In November, I offered to research an issue and write a legal memorandum about whether an attorney for the school can legally attend an IEP team meeting.
Thank you to all who posted comments on my article Can School Attorneys Legally Attend IEP Meetings?
I am finally out of finals and through the holidays and I wanted to respond to your comments. Sorry for the delay.
- “These attorneys actively misrepresent laws and safeguards.”
- “Power of Attorney is no longer recognized by the school district as a legal document.”
I wonder if the attorneys were trying to split hairs between a general power of attorney and a specific power of attorney (SPOA) for education. It could be that the school wants specific language concerning what rights the adult student is transferring to the parent.
The Virginia Department of Education has a good guide and a sample SPOA at
- “I agree that attorneys attending IEP meetings should be subject to subpoena and cross examination in subsequent due process hearings.”
Glenn, James and Kelli, granting your wish would likely impact parents more than the school. Can you imagine if the school could essentially “terminate” the parent’s attorney by subpoena? Few parents have the hundreds of thousands of dollars that school districts do for multiple attorneys. The cost to the parent of hiring another attorney to start from scratch would be huge.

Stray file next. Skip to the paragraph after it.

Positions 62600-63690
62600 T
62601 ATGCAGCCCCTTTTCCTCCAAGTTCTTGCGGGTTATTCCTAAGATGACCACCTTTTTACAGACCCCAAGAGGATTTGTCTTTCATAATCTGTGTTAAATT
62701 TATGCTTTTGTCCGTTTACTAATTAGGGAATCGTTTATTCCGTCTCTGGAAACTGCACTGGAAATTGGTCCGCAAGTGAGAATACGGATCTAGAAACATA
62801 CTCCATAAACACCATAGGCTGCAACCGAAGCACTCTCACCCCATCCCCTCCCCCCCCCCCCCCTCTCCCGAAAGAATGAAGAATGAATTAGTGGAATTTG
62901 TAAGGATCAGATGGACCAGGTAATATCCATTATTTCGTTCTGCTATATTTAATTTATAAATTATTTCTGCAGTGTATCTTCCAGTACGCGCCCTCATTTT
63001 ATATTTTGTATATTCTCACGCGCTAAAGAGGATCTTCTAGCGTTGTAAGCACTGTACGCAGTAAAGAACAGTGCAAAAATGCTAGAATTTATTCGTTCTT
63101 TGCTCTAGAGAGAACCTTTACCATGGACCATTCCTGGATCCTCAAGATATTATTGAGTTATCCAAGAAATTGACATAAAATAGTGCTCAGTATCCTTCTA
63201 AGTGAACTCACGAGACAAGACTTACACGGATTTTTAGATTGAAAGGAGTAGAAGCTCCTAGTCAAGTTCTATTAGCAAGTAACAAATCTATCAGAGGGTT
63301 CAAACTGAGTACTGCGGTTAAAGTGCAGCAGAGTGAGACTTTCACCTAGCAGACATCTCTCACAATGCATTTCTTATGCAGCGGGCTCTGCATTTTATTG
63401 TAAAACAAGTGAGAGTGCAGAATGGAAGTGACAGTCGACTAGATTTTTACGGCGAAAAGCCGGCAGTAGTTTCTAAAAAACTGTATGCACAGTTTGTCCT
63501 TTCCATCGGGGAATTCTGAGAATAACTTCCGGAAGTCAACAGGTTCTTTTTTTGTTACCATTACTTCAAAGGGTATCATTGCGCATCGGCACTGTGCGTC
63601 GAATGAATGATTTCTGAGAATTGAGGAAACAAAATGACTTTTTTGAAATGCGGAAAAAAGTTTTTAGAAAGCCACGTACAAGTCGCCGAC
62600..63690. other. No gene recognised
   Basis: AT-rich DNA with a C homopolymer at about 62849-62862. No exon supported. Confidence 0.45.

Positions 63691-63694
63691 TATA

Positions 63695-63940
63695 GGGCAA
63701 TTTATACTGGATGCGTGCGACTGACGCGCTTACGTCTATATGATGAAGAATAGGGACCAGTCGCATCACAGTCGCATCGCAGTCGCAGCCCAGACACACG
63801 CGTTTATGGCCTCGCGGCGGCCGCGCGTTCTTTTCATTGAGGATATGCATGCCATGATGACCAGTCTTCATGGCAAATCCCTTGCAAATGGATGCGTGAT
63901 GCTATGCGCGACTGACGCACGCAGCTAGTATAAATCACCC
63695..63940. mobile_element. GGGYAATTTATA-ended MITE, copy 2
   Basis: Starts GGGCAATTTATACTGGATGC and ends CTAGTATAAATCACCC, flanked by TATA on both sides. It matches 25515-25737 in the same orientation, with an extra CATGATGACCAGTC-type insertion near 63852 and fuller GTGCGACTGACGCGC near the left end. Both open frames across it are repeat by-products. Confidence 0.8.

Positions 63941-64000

- “The attorney, though claiming special knowledge about the child, was not required to share what that knowledge was though he was permitted to participate in making decisions regarding the child’s IEP.”
Glenn, I agree that this does not make logical sense: special knowledge about the child is not the same as special knowledge about special education law. Yet, as the Department of Education notes, “Paragraph (c) of §300.344 provides that the determination of the knowledge or special expertise of any individual described in paragraph (a)(6) shall be made by the party (parents or public agency) who invited the individual to be a member of the IEP team.”